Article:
In the case of inorganic calcite precipitation, a recent study by Nielsen et al. (24) shows that Ca isotopic signatures in calcite reflect contributions from kinetic processes, which become more important at higher growth rates. The kinetic contribution is expected to be important (13, 24) because the characteristic time-scale of Ca attachment to calcite kink sites—on the order of microseconds (24, 54)—is faster than the characteristic time-scale of Ca detachment by a factor of 2 to >20 at typical supersaturation values used in laboratory experiments. Calcite growth rates and Ca isotope fractionations are consistent with a ratio of ^{44}Ca^{2+} to ^{40}Ca^{2+} binding rate constants (*k*_{44Ca}/*k*_{40Ca}) of the order 0.9920–0.9963 (24). Our molecular-scale value of α_{kinetic} = 0.9953 ± 0.0009 (^{44/40}Ca; Table 1) for a single-step desolvation is similar in magnitude to the observed effects associated with calcite growth. This similarity may be a coincidence, but our interpretation is that our simulations show that isotope effects associated with a key step in the crystal growth process (54) are of the correct sign and magnitude to explain the observed experimental results and hence are a potential source of the kinetic fractionation associated with crystal growth.

Because we calculated the desolvation rates of only a subset of alkali and alkaline earth metal cations, there is no a priori expectation that our results should apply to other solutes, or even to other metals. Nevertheless, the few available data on kinetic isotope effects associated with ligand-exchange reactions of aquated metals other than those studied here are remarkably consistent with Eq. **7** and our predicted mass dependence of *k*_{wex}. For example, Eq. **7** with γ = 0.049 ± 0.009 predicts α_{kinetic}(^{114/110}Cd) = 0.9982 and α_{kinetic}(^{65/63}Cu) = 0.9985, in agreement with the kinetic isotope fractionations measured during cadmium uptake by freshwater phytoplankton [α_{f}(^{114/110}Cd) = 0.9986 ± 0.0006] (55) and during copper binding to azurin enzyme, a kinetically controlled one-step process [α_{f}(^{65/63}Cu) = 0.99847] (56).

## Simulation Methods

Molecular dynamics simulations involving one cation and 550 water molecules in a periodically replicated, cubic simulation cell were performed using the program MOLDY 3.6 (57). Each simulation was carried out for 16 ns (with a 1-fs time step) in the NVE ensemble and was preceded by 202 ps of equilibration at the desired temperature. Due to the absence of a counter ion and the application of periodic boundary conditions, these simulations approximate conditions of infinite dilution (15⇓–17, 30⇓⇓⇓⇓–35). We chose to model all alkali and alkaline earth metal cations that have more than one naturally occurring stable isotope (Li^{+}, K^{+}, Rb^{+}, Ca^{2+}, Sr^{2+}, Ba^{2+}), with the exception of Mg^{2+}, for which preliminary calculations showed too few water-exchange events to accurately calculate *k*_{wex} via direct simulation. Each metal cation was simulated at three different temperatures (278, 298, and 323 K) and for a range of solute isotopic masses (both naturally occurring and hypothetical) from *m* = 3 to 176 Da (Dataset S1). Simulation cell volume was fixed to the corresponding liquid water densities at 1 atm (ρ = 1.000, 0.997, and 0.988 g⋅cm^{−3}, respectively). Ion-water interaction potentials (Table S2) were taken from Åqvist (58). To determine the sensitivity of simulation results to the choice of water model, we replicated each simulation with two widely used water models: the extended simple point charge (SPC/E) model (59) and the four-site transferrable intermolecular potential (TIP4P) model (60). A comparison of the models’ predictions for the physical properties of liquid water is given in *SI Text*.

Long-range interactions are treated by Ewald summation in three dimensions with a real space cutoff at *r*_{c} = 9.63 Å, a reciprocal space cutoff at *k*_{c} = 1.91 Å^{−1}, and a sensitivity/screening factor of α = 0.3151 Å^{−1}, resulting in a Ewald sum accuracy of >99.9%. Molecular trajectories are calculated using a modified form of the Beeman algorithm, the most accurate of all “Verlet-equivalent” algorithms (57) to solve the Newton–Euler equations of motion. We divided each simulation into two 8-ns blocks for data analysis. The total energy varied by less than 1% during each 8-ns simulation, indicating excellent energy conservation and justifying our decision to not couple the simulation box to an external thermostat (15, 17).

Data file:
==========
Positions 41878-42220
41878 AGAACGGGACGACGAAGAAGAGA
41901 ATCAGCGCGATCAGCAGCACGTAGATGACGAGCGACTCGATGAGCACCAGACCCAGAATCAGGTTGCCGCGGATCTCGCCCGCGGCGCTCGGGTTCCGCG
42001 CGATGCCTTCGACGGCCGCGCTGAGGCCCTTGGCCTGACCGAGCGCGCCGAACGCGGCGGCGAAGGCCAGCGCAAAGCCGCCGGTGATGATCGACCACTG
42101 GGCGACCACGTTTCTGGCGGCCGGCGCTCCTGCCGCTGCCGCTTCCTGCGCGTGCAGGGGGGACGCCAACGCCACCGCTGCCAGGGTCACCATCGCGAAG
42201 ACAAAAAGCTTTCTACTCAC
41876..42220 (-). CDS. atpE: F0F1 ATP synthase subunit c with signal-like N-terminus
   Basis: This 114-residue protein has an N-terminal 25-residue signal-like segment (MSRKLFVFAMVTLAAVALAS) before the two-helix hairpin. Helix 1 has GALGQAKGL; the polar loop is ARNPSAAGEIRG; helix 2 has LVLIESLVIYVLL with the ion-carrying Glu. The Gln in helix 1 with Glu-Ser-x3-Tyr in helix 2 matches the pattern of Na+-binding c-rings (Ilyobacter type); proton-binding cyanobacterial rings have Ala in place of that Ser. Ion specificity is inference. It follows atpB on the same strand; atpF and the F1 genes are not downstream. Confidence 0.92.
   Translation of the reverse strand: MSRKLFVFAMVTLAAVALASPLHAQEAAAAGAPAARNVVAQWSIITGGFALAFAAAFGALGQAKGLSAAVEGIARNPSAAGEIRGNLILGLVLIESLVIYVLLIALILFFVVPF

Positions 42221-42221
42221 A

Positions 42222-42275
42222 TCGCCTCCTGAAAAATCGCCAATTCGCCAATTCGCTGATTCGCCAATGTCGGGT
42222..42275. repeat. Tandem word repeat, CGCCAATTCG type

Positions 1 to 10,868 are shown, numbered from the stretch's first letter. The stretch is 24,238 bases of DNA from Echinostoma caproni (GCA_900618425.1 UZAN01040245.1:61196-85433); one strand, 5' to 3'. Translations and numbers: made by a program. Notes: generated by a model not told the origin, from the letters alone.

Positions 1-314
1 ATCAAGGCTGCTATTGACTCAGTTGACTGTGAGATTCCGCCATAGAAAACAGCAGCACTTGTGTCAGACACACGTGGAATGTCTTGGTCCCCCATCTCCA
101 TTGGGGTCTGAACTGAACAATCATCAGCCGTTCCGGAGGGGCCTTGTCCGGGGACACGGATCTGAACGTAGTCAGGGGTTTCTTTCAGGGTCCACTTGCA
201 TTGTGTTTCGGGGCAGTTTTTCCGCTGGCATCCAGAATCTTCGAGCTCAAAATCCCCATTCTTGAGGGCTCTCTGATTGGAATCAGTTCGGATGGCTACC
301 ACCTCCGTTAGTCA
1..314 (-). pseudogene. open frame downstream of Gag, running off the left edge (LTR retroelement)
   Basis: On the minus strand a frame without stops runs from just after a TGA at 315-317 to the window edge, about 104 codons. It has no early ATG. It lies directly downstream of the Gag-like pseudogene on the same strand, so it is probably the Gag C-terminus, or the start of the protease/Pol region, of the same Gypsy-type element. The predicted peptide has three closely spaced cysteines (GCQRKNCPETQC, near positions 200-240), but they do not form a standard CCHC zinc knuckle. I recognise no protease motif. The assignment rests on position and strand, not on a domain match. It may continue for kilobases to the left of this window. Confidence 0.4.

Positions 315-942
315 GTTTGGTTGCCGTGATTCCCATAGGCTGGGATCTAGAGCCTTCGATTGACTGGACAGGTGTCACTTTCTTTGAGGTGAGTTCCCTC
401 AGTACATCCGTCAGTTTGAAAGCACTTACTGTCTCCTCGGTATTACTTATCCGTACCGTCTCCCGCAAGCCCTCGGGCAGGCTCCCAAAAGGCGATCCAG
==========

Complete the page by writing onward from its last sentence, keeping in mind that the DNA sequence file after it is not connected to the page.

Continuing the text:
Unlike Impey et al. (30) and others (31, 32, 35) who allowed water molecules to make temporary (i.e., ≤2 ps) excursions from the hydration sphere and still be counted as present within the sphere, in our calculations of the time-correlation function *C*_{desolv}(*t*) we do not count water molecules as being present in the first hydration sphere once they move beyond a distance of *r _{min}* from the cation. [We tested the “2-ps excursion” method of Impey et al. (30) and found that it yields lower

*k*

_{wex}values (as expected), but the same mass dependence of

*k*

_{wex}in almost all cases. The exception was Ca

^{2+}, the metal with the lowest water-exchange rates of all of the solutes in this study, for which we hypothesize that the

*k*

_{wex}values calculated with the 2-ps excursion method may have been too small to accurately probe their mass dependence.] The desolvation correlation functions for all monovalent cations are qualitatively the same (i.e., e-folding times of ∼10–50 ps), regardless of temperature or water model; likewise, the desolvation correlation functions calculated for divalent cations all have e-folding times of ∼200–600 ps.

## Acknowledgments

Support for this work was provided by the Center for Isotope Geochemistry, funded by US Department of Energy Office of Basic Energy Sciences Contract DE-AC02-05CH11231, as well as the Center for Nanoscale Control of Geologic CO_{2}, an Energy Frontier Research Center.

## Footnotes

- ↵
^{1}To whom correspondence should be addressed. E-mail: aehofmann{at}lbl.gov.

Author contributions: A.E.H. and I.C.B. designed research; A.E.H. performed research; A.E.H., I.C.B., and D.J.D. analyzed data; and A.E.H., I.C.B., and D.J.D. wrote the paper.

The authors declare no conflict of interest.

This article is a PNAS Direct Submission.

This article contains supporting information online at www.pnas.org/lookup/suppl/doi:10.1073/pnas.1208184109/-/DCSupplemental.